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  1. #11
    Join Date
    Apr 2005
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    Palmer, Alaska
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    6,909
    Quote Originally Posted by Papa View Post
    No special alarms or security on our issue rigs.
    And yet I'm betting that's still not enough to entice you to move to Baltimore.

    From the perspective of someone on the outside looking in, I prefer the model in Papa's department rather than the dedicated SWAT team. Some departments are large enough to have a dedicated unit for proactive warrant service. But for reactive scenarios, I see little value in having a superior force back at the station lifting weights and drinking smoothies. 99.9% of all problems will either be solved--or not--by the patrolman who arrives first on scene.
    Virtute et Armis

  2. #12
    Join Date
    May 2008
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    Made it to Free America
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    12,991
    Quote Originally Posted by LawDog View Post
    …..I prefer the model in Papa's department rather than the dedicated SWAT team. Some departments are large enough to have a dedicated unit for proactive warrant service. But for reactive scenarios, I see little value in having a superior force back at the station lifting weights and drinking smoothies. 99.9% of all problems will either be solved--or not--by the patrolman who arrives first on scene.
    Absolutely. Ive waited up to two hours for SWAT to move in. An hour of that was waiting for them all to arrive. Lemme be real clear I respect their abilities but I really question their practical usefulness with a two hour delay.

  3. #13
    Join Date
    Aug 2014
    Posts
    2,017
    Quote Originally Posted by LawDog View Post
    And yet I'm betting that's still not enough to entice you to move to Baltimore.

    From the perspective of someone on the outside looking in, I prefer the model in Papa's department rather than the dedicated SWAT team. Some departments are large enough to have a dedicated unit for proactive warrant service. But for reactive scenarios, I see little value in having a superior force back at the station lifting weights and drinking smoothies. 99.9% of all problems will either be solved--or not--by the patrolman who arrives first on scene.
    1. Tempting, but--nah.
    2. The added benefit of our system is that almost every shift and crew has current or former SWAT deputies on the roster. The skillset is sometimes rusty, but still useful.
    3. Edel's post about delay is right on. Even if SWAT responds, and that's all I'll say about that for now, it takes awhile to assemble the big wing, and sometimes it's just you and your wingman.

    Tallyho!
    Warrior for the working day.

    Es una cosa muy seria. --Robert Capa

    "...I ride the range in a Ford V8...Yippy Yi Yo Ki Yay." --Johnny Mercer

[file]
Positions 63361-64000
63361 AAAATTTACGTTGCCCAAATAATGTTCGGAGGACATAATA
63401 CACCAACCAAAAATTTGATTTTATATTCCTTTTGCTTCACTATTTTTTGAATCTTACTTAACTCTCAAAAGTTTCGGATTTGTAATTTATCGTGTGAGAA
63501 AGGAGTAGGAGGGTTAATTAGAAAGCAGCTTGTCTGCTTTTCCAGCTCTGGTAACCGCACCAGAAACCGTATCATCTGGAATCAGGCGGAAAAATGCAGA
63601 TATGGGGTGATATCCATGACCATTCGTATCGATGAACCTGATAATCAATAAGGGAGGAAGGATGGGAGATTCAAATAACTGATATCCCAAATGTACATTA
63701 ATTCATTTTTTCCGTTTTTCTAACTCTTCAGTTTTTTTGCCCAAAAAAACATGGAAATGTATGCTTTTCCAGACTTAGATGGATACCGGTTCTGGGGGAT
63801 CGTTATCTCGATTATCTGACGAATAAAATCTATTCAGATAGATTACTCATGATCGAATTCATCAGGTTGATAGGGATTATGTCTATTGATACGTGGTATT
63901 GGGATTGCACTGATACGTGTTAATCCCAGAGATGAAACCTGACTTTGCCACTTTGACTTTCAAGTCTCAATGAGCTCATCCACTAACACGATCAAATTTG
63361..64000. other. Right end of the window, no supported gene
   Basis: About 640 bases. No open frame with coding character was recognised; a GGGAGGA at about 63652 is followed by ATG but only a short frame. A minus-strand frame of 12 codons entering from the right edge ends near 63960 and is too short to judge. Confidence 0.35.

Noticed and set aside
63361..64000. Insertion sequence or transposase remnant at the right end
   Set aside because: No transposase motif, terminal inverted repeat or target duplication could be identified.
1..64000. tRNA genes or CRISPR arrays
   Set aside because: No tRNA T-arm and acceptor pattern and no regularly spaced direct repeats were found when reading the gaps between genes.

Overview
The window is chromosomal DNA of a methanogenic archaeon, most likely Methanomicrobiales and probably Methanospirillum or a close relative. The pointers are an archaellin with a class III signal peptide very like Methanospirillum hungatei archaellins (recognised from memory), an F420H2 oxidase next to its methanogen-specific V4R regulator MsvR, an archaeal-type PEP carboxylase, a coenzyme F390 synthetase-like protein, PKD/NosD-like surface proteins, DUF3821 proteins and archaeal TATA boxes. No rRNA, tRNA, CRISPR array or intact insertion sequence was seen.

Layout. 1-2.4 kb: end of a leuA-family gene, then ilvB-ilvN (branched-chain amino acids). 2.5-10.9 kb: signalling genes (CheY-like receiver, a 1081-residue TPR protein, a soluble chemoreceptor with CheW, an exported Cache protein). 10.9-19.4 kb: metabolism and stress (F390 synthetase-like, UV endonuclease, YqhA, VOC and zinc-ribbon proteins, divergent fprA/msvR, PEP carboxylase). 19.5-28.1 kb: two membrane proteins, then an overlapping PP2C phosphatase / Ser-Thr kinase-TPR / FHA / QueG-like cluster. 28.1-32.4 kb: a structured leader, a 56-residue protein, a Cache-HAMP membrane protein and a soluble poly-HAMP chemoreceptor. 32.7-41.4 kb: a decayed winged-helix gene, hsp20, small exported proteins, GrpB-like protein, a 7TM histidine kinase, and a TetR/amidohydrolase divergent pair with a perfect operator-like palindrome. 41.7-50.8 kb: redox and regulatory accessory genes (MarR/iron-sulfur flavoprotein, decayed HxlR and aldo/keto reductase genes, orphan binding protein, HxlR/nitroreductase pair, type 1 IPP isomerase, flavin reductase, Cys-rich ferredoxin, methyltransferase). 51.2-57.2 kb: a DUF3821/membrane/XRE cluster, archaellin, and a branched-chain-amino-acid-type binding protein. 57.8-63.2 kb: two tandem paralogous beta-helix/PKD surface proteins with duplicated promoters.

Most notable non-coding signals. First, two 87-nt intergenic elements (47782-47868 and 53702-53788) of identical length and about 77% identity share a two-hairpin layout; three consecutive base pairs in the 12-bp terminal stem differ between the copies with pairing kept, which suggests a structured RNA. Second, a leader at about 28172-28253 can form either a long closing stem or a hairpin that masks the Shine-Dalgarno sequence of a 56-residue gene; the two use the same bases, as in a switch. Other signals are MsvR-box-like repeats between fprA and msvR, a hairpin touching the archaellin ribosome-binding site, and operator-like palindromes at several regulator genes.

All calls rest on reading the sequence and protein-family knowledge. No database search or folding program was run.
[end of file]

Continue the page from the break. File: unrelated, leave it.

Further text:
"Can I move?...I'm better when I move."

    2, 2, 11. And a wakeup.

  4. #14
    Join Date
    Feb 2004
    Location
    Dayton Ohio
    Posts
    558
    A friend of mine from Church had been with the Ohio Highway Patrol for a number of years. They were issued recycled military M16's for patrol use. He stated that the patrol replaced the full auto triggers with semi auto triggers. Most were fairly old, IE: Nam generation.

    I have not heard if they upgraded.
    My reading of history convinces me that most bad government results from too much government.
    - Thomas Jefferson

  5. #15
    Join Date
    May 2008
    Location
    Made it to Free America
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    12,991
    Quote Originally Posted by JJ1 View Post
    A friend of mine from Church had been with the Ohio Highway Patrol for a number of years. They were issued recycled military M16's for patrol use. He stated that the patrol replaced the full auto triggers with semi auto triggers. Most were fairly old, IE: Nam generation.

    I have not heard if they upgraded.
    That's pretty much the way most departments got into patrol rifles back in the late 90s. They were purchased/loaned/leased from the military and issued to the officers after being mod-ed for semi only. Theres nothing wrong with a M16a1, there are better options; but if its a choice between a M16a1 and nothing else, then I take a M16a1.

  6. #16
    Join Date
    Aug 2014
    Posts
    2,017
    A local agency is still using them for patrol duty.
    Warrior for the working day.

    Es una cosa muy seria. --Robert Capa

    "...I ride the range in a Ford V8...Yippy Yi Yo Ki Yay." --Johnny Mercer

    "Can I move?...I'm better when I move."

    2, 2, 11. And a wakeup.

  7. #17
    Join Date
    May 2006
    Location
    NWFL
    Posts
    13,617
    Quote Originally Posted by EDELWEISS View Post
    That's pretty much the way most departments got into patrol rifles back in the late 90s. They were purchased/loaned/leased from the military and issued to the officers after being mod-ed for semi only. Theres nothing wrong with a M16a1, there are better options; but if its a choice between a M16a1 and nothing else, then I take a M16a1.
    The A1s have a longer barrel and fewer receiver options for mounting optics, but otherwise they are good to go.
    One who hammers his gun into a plow plows for those who do not....Unknown
    ...at the end of the day its not about anything else but YOU AND YOURS..... Gabe Suarez
    ....WANT not NEED is what America is all about. ..... Gabe Suarez
    Its not about how fast you can load, but about how well you can shoot ..... Someone being saved by a speed load is not something that has happened with any regularity. Gabe Suarez

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